The rich got just a little bit richer last year, with the number of ultrahigh-net-worth people – those with $30 million or more in assets – growing to 226,450 individuals, or an increase of 3.5%.
What’s more, Wealth-X, a wealth research firm, reports that these individuals’ combined wealth swelled by 1.5% to $27 trillion in 2016.
The North American region topped the list, with wealth growing by 5.1%, while Asia came in second, as wealth grew by 3.5%.
The Associated Press recently reported that the median total compensation for CEOs totaled $11.5 million in 2016 – an 8.5% jump over 2015 and the largest increase since 2013.
But most of us don’t exist in this rarefied stratosphere of extreme wealth. In fact, the average American worker has seen little in the way of wealth growth over the past several years.
Yet with careful planning and a little knowledge, we can take advantage of some of the same techniques to build a nest egg to protect against the next financial collapse…
Money Is Tight
With nearly every update from the Bureau of Labor Statistics, we’re told that the jobs market has never been stronger and unemployment has been falling. Even the less well-known underemployment index has been steadily dropping.
And I’ll give you that more people who want jobs have them.
But too many of those jobs aren’t paying what people need them to pay in order to pay their bills and save money for the next disaster – such as a recession.
According to a recent survey by Survata conducted on behalf of GoBankingRates, 49% of Americans are living paycheck to paycheck, and savings are pretty close to nonexistent.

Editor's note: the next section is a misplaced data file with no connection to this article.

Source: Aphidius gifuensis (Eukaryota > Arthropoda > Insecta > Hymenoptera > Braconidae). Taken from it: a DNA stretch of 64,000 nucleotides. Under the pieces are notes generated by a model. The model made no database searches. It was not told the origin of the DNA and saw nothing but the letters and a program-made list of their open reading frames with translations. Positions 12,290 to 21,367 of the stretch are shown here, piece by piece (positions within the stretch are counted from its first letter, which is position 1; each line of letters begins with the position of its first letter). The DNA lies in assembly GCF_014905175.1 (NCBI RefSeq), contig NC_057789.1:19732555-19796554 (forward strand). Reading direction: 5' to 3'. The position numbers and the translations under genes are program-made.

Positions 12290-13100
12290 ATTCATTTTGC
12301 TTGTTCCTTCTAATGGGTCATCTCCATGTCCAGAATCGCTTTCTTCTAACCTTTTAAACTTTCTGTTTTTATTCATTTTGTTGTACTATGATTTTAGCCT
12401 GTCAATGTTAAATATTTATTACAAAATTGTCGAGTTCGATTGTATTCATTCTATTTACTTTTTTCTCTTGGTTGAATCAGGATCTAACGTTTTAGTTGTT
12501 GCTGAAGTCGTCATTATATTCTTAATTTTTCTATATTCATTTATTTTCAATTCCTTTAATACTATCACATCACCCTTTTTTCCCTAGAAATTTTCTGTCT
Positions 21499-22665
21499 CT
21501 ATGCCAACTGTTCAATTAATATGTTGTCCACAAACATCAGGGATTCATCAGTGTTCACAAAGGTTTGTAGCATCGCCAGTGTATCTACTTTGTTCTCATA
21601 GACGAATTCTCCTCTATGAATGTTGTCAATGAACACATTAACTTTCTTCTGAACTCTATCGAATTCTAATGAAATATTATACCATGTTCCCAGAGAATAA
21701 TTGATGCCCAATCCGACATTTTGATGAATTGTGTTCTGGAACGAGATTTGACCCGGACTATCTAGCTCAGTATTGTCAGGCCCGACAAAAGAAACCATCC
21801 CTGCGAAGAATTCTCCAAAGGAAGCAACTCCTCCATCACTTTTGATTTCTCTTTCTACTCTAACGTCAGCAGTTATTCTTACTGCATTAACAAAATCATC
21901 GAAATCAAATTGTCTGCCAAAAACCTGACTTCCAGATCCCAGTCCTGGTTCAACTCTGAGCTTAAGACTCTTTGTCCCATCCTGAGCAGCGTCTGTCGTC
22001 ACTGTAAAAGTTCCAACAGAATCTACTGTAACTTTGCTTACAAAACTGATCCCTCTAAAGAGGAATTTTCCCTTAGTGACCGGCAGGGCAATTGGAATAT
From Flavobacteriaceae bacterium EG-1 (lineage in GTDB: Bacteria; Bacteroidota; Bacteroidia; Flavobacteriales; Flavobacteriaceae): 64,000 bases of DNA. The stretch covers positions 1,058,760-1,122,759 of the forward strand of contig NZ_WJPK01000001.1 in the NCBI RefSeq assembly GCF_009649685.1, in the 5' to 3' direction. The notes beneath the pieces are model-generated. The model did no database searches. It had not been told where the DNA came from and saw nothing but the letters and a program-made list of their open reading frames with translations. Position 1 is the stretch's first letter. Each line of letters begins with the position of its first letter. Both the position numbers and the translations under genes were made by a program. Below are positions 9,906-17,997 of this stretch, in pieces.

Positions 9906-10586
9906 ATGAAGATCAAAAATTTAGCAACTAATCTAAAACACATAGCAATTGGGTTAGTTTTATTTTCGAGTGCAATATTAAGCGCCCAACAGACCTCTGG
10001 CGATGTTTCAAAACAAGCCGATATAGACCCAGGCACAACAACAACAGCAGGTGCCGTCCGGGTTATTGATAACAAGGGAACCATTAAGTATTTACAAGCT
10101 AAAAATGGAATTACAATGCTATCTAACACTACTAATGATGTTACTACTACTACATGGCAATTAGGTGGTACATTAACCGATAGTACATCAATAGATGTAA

Roughly 61% have reported that they don’t have six months’ worth of expenses saved.
In too many metropolitan areas, most two-earner households are struggling to make ends meet on a gross annual income of $100,000 and a monthly budget of $8,333, according to MagnifyMoney.
While the average household spends 75% of its take-home pay on monthly expenses, there are at least 11 metropolitan cities out of 381 where 90% of monthly income is going to basic monthly expenses.
Furthermore, Bankrate.com reports that in only 1 out of 25 large U.S. cities – Washington, D.C. – can households making the median income afford an average-price new car (approximately $35,000).
Developing rainy day savings can make a huge different in how a household survives the next economic downturn. And regardless of whether you think it’s coming tomorrow or a year from now, you can’t deny that there will be another recession.
Will you be ready?
Building your nest egg against the next economic downturn or even just for your retirement takes careful planning and smart investing.
One avenue is to follow a proven trading system that takes the guesswork out of figuring out the direction of a stock, allowing you to pocket solid gains in your portfolio.
Another way is to use all the tax-free retirement savings vehicles available to you. Most investors are unaware that you can actually use your health savings account (HSA) as a form of retirement savings, as the funds are rolled over year after year if they are not used. They can be invested and steadily grown into a nice nest egg, then withdrawn during your retirement years to cover medical expenses or just regular living expenses (though, taxes must be paid then).
The key to planning ahead for the next recession is remembering to pull money aside into smart, tax-advantaged accounts and solid investments. You might not find yourself in the rarefied air of the ultrawealthy just yet, but you’ll be able to sleep easier when the market falls apart once again.